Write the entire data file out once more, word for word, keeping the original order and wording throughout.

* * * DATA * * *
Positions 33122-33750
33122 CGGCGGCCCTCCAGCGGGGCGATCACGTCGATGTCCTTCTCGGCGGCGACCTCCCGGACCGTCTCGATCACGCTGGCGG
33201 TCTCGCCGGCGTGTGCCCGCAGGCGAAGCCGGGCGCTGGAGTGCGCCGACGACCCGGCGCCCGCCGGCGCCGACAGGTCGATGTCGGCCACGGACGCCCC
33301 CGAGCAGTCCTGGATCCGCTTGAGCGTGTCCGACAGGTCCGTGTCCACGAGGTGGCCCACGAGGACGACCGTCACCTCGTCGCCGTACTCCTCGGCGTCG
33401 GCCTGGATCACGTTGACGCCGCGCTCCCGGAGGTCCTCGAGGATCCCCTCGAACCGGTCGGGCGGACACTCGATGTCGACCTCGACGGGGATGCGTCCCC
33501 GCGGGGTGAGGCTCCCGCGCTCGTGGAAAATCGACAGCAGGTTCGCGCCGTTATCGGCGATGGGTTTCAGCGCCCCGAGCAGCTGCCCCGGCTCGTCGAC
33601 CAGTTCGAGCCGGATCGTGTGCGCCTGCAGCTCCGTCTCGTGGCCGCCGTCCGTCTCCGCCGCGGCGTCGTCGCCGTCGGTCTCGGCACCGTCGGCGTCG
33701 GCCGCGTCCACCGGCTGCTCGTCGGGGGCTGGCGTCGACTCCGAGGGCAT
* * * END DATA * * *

Positions 33122-33750
33122 CGGCGGCCCTCCAGCGGGGCGATCACGTCGATGTCCTTCTCGGCGGCGACCTCCCGGACCGTCTCGATCACGCTGGCGG
33201 TCTCGCCGGCGTGTGCCCGCAGGCGAAGCCGGGCGCTGGAGTGCGCCGACGACCCGGCGCCCGCCGGCGCCGACAGGTCGATGTCGGCCACGGACGCCCC
33301 CGAGCAGTCCTGGATCCGCTTGAGCGTGTCCGACAGGTCCGTGTCCACGAGGTGGCCCACGAGGACGACCGTCACCTCGTCGCCGTACTCCTCGGCGTCG
33401 GCCTGGATCACGTTGACGCCGCGCTCCCGGAGGTCCTCGAGGATCCCCTCGAACCGGTCGGGCGGACACTCGATGTCGACCTCGACGGGGATGCGTCCCC
33501 GCGGGGTGAGGCTCCCGCGCTCGTGGAAAATCGACAGCAGGTTCGCGCCGTTATCGGCGATGGGTTTCAGCGCCCCGAGCAGCTGCCCCGGCTCGTCGAC
33601 CAGTTCGAGCCGGATCGTGTGCGCCTGCAGCTCCGTCTCGTGGCCGCCGTCCGTCTCCGCCGCGGCGTCGTCGCCGTCGGTCTCGGCACCGTCGGCGTCG
33701 GCCGCGTCCACCGGCTGCTCGTCGGGGGCTGGCGTCGACTCCGAGGGCAT